There is little doubt that Indonesia’s burgeoning e-commerce industry has high growth potential: the Ministry of Information and Communications Technology estimates the segment could reach a value of $130bn by 2020, which would make it the third-largest e-commerce market in Asia behind China and India. As the fourth-most populous country in the world and home to a large number of online entrepreneurs, Indonesia offers a variety of services and products to a growing and increasingly mobile-friendly population.

PENETRATION: According to market reports by The Association of Internet Service Providers in Indonesia, the country surpassed 100m internet users in May 2016, which is more than 40% of the population. As sales of smartphones increasingly outweigh those of desktop computers, mobile devices are growing to dominate internet traffic – as of 2014, 70% of internet activity was being conducted using mobile devices. While there are a number of channels through which e-commerce providers can advertise, social media remains the largest potential platform for e-commerce: more than 92% of the population has a Facebook account, and 63m mobile subscribers used its app in 2015.

The number of active social media users is lower, yet still significant: eMarketer released data in the second quarter of 2016 stating that around one-third of the Indonesian population is active on social media platforms such as Facebook, Instagram, Twitter, Line and Whatsapp. Interestingly, these services are used not only for social media, but also as e-commerce platforms for small and medium-sized enterprises.

LOCAL DOMINATION: According to data from iPrice, an online shopping aggregator, local companies still dominate e-commerce activity in Indonesia. Research conducted by the institute in the first quarter of 2017 revealed that seven of the top-10 e-commerce websites belonged to local businesses. They are Tokopedia, with 46.5m monthly visits, Elevenia with 34.6m, Bukalapak (28.3m), (25.7m), (17m), (7.5m) and Bhinneka (4.5m). Tokopedia has the most retail transactions on its site, an accomplishment which helped the firm raise $100m in a single investment round led by Softbank of Japan and Sequoia Capital of the US in October 2014.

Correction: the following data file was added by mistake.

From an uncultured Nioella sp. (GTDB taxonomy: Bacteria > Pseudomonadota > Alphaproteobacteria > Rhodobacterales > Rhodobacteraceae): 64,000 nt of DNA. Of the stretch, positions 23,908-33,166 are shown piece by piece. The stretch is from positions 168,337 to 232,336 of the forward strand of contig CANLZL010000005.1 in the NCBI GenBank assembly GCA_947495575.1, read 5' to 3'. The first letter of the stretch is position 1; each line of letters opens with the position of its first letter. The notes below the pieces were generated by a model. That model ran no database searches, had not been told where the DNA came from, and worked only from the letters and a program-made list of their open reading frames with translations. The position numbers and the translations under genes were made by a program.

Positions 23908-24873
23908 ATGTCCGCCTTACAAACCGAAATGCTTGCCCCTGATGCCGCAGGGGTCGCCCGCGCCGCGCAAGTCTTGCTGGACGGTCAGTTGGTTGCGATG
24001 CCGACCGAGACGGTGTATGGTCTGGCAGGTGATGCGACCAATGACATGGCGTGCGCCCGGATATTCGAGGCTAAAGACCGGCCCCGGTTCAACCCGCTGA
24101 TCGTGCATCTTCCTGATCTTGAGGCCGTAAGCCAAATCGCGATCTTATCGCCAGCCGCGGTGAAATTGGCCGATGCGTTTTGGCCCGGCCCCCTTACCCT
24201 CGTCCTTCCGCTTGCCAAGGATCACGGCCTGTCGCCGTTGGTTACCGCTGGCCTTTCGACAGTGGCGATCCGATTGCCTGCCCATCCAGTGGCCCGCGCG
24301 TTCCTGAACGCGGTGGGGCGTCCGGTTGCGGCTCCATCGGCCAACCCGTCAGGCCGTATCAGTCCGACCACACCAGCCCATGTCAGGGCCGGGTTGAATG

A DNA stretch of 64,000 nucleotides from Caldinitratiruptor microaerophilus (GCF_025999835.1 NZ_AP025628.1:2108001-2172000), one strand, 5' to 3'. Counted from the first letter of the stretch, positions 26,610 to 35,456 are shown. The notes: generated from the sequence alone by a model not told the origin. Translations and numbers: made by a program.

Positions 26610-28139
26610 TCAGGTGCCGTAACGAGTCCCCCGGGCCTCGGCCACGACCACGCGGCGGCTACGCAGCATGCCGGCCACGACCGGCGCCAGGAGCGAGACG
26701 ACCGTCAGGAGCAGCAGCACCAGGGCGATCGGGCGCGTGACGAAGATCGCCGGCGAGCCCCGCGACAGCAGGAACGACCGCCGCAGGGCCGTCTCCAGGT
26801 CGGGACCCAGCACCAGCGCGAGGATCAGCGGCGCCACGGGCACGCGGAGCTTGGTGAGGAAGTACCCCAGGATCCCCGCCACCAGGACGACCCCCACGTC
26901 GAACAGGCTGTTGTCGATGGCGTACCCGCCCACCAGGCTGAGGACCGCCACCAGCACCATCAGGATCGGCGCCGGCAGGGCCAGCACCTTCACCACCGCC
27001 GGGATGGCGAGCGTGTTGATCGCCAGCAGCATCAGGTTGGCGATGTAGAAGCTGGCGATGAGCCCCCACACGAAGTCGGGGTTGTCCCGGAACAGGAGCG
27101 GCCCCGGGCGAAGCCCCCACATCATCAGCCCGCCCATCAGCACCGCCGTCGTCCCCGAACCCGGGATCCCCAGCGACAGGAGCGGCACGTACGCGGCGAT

While local players have managed to capture significant market share, their position in the segment will likely be affected by Presidential Regulation No. 44/2016 (see overview), which enables foreign players to own 100% of an e-commerce company provided that they invest a minimum of Rp100bn ($7.5m). This could reduce the influence of some local companies as more competition is introduced to the market.

POTENTIAL: There are a number of factors that make Indonesia an enticing e-commerce destination for some of the world’s largest players, but the demographic composition of the nation alone is enough to attract investor interest. For example, the statistics bureau for East Java estimates that the country’s population will surpass that of the US by 2060, reaching 500m by that time. Furthermore, the rate of internet penetration and smartphone usage is on the rise, and half of Indonesia’s population is under the age of 30, which indicates there is a large potential customer base for online vendors moving forward.

Joint research released by Google and Temasek Holdings of Singapore suggests that the Indonesian digital economy will account for more than 40% of Southeast Asia’s digital activity – including e-commerce, online games and advertising – by 2025, or $81bn of the projected $200bn for the region. Of the $81bn, an estimated $46bn will be contributed by Indonesia’s e-commerce segment alone.

State officials have announced a digital economy target of $114.5bn by 2020, dwarfing Google and Temasek Holdings’ projections, although this goal is considered overly optimistic by many industry players. If the government hopes to reach this figure, major strides must be made regarding internet infrastructure and speed.